Review: Church Refugees

Church Refugees
Josh Packard and Ashleigh Hope
Group, 143 pages

Reviewed by Peter Sjoblom | August 3, 2016

A little over a year ago a leader at one of the churches I have been consulting passed on an interesting article. He thought it would be important in light of conversations which continued at this congregation in a time of transition.

The article referred to the sociological findings of people and faith, identifying “nones”, those citing no faith affiliation, and the “spiritual but not religious” SBNR. The writer, who came from a faith based background said that their research has found a more nuanced phenomenon called the “DONES”, those who had been deeply invested in church life, only to experience disillusionment and fatigue causing them to choose to leave.

Church Refugees” is a deeper analysis of the DONE’s authored by sociologists Josh Packard and Ashleigh Hope. The book looks at the growing numbers who, having been significant contributors, the primary “doers”, and active participants of congregations have left to “save their faith.”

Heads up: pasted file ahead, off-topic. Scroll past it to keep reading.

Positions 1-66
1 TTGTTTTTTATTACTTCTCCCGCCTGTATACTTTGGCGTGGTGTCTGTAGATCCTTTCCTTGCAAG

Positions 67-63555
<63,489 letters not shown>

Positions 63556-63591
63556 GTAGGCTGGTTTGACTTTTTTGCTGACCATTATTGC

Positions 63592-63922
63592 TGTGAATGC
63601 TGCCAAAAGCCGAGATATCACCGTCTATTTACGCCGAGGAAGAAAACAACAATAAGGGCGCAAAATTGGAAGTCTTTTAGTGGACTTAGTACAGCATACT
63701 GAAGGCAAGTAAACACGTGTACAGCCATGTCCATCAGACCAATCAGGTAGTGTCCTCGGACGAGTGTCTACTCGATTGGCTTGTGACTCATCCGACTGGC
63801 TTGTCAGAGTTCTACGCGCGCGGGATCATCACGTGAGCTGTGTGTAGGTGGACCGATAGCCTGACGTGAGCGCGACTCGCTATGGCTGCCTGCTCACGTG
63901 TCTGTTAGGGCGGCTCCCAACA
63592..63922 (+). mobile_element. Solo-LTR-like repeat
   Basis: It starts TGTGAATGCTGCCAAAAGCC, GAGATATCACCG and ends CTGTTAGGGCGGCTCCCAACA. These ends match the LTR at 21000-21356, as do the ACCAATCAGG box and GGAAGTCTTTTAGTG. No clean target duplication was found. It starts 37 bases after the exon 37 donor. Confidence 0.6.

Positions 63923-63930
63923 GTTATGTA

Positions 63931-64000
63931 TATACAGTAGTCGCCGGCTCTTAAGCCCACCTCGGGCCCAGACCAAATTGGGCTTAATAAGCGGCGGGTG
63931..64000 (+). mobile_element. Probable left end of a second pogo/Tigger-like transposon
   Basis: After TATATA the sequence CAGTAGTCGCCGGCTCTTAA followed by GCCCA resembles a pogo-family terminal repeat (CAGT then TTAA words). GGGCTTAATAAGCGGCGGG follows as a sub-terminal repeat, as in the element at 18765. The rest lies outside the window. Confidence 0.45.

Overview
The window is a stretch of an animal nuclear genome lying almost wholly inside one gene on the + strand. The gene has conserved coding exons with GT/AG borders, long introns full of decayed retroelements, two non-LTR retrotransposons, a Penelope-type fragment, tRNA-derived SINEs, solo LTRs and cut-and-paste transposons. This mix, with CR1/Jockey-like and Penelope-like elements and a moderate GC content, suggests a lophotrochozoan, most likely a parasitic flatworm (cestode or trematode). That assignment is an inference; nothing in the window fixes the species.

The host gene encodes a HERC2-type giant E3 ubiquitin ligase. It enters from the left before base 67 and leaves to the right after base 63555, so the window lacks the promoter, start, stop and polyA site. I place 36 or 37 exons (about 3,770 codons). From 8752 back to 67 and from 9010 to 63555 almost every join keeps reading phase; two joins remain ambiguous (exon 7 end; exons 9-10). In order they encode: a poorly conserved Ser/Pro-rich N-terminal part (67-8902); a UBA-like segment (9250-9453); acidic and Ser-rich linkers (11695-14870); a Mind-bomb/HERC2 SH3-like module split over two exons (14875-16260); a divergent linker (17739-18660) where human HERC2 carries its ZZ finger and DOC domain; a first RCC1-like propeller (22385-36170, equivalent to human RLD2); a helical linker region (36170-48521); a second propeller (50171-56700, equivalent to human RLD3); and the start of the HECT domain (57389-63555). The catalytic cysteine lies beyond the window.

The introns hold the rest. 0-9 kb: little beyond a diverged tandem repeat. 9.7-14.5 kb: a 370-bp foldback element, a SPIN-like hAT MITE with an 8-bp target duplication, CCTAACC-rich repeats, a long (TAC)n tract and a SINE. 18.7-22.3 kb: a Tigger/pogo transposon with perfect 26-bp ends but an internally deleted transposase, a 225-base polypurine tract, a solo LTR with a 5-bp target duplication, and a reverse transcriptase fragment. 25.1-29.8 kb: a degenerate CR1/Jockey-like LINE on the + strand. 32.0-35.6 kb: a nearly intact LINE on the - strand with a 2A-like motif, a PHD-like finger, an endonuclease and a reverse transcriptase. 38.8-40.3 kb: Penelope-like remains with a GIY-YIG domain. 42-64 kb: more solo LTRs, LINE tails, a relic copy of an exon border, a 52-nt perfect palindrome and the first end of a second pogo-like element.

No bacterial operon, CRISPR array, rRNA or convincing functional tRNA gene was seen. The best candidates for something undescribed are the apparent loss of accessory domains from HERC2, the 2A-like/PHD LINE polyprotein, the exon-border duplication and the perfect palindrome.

“Church Refugees” outlines four key tensions contributing to the leaving.

  1. They wanted community… and got judgement.
  2. They wanted to affect the life of the church… and got bureaucracy.
  3. They wanted conversation… and got doctrine.
  4. They wanted meaningful engagement with the world… and got moral prescription.

The rest of the book is given to fleshing these concepts out and challenging the church to evaluate itself in light of them. It concludes with the chapter, “Being the Church No One Wants to Leave.” I am in the midst of working with several churches that, in their own way, are looking critically at themselves in light of these social pressures within and without. Could it be that congregational vitality is not only about “conversion growth” but also congregational retention? These are important ideas for us to explore.

How’s that for some light summer reading?

Peter Sjoblom is the Central Conference director of church vitality.

Topics: Book Reviews, Planting Vitality

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1 Comment

  1. Over 20 years ago my husband Paul and I were church refugees — and described ourselves as such. We fled a denomination that valued political correctness over a passion for God and His Holy Word. We thank God that the Covenant found us.

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